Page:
Dr. Monica Mohan's Arrogant Destruction

The consultant neuropsychologist who made the decision to administer Olanzapine is Dr. Monica Mohan. It appears she made a calculation of risks and benefits but ignored more than 500 citations assessing the impact of antipsychotic drugs on challenging behavior. Of these 500 citations, only 3 were methodologically sound randomized controlled trials, and even these were unable to show whether antipsychotic drugs were beneficial in controlling challenging behavior. (1)

Neuropsychology and publications aside, doctors and staff at Southmead Hospital were repeatedly told by both Oliver and his parents, Paula and Tom,  not to give him antipsychotic medications because he was allergic to them.

Oliver's avoidable prescription-drug death and last week's inquest has been covered by the British media. The week-long inquiry showed how doctors, after learning of Oliver's adverse drug reaction to the drug that was administered, performed a CT scan on his brain which showed Oliver’s brain had swelled to the point doctors said there was no “meaningful recovery”.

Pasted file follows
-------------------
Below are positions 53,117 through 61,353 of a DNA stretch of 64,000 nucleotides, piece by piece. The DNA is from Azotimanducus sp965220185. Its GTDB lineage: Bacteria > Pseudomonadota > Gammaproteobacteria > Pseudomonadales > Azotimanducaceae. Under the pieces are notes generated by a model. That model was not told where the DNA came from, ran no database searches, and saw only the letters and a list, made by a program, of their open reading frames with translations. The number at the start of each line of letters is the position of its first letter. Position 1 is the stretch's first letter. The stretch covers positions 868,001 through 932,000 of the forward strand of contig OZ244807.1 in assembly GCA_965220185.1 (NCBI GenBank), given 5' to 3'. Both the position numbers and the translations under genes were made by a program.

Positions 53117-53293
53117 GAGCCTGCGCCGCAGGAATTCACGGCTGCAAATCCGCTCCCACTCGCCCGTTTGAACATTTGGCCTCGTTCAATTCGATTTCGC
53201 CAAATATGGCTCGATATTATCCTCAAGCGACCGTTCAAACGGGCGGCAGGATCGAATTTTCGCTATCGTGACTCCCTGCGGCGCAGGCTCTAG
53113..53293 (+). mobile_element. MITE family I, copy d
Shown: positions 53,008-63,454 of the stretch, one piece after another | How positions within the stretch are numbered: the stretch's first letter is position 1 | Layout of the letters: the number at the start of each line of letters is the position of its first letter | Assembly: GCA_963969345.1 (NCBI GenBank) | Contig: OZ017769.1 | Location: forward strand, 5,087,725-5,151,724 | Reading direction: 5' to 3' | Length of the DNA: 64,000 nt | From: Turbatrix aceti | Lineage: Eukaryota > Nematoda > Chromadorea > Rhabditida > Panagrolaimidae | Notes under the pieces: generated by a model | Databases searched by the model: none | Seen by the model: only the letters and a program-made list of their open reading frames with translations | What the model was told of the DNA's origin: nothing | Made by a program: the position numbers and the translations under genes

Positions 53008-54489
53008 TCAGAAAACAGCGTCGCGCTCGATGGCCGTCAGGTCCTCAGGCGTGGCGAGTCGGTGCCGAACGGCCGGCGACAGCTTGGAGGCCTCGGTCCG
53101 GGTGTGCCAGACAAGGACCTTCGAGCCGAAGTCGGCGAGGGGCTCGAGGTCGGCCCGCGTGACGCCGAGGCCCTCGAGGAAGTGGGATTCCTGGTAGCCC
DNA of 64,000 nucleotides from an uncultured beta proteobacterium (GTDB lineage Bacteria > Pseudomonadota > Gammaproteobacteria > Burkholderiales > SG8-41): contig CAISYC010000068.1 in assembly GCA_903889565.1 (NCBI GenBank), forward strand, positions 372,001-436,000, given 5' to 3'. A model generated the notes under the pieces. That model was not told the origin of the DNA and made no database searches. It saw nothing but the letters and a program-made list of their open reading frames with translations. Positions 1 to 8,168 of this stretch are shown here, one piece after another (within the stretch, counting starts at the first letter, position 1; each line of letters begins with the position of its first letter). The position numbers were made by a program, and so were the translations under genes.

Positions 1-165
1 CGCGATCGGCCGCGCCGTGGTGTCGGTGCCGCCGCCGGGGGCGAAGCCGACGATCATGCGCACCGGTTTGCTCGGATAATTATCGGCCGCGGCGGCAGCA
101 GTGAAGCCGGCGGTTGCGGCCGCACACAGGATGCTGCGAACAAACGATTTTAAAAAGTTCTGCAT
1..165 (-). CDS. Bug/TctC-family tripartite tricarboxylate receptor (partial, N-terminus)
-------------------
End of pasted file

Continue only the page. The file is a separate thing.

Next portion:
During the inquiry, consultant neuropsychologist, Dr. Mohan, told the inquest she would do it again because she believed it was in “his (Oliver's ) best interest”.

I kept an eye on the proceedings and, like the majority of the public, I was gobsmacked at last Friday's verdict delivered by Assistant Coroner Dr. Peter Harrowing.

Harrowing, a former Director of Pharmacy Services to the University Hospitals Bristol NHS Foundation Trust, concluded Olanzapine had been properly prescribed and that NMS could not be predicted as it was a “very rare adverse effect”. Further, Harrowing said he agreed with Dr. Mohan. He said the doctors were right to prescribe the drug that precipitated Oliver’s death. Dr. Harrowing also ruled against a Prevention of Future Death.

I reached out to the McGowan family who told me, "The coroner argued that it wasn’t an allergy but a sensitivity or intolerance. Of note, Oliver had previously suffered oculogyric crisis (a dystonic reaction to certain drugs) in Bristol Children’s Hospital with his seizures increasing from one per fortnight to 30 a day.  Sean Collins, safeguarding lead at Southmead Hospital, had consulted with ICU staff about using a non-pharmaceutical approach for when sedation was refused but was not consulted by Mohan."

Smoke-and-mirrors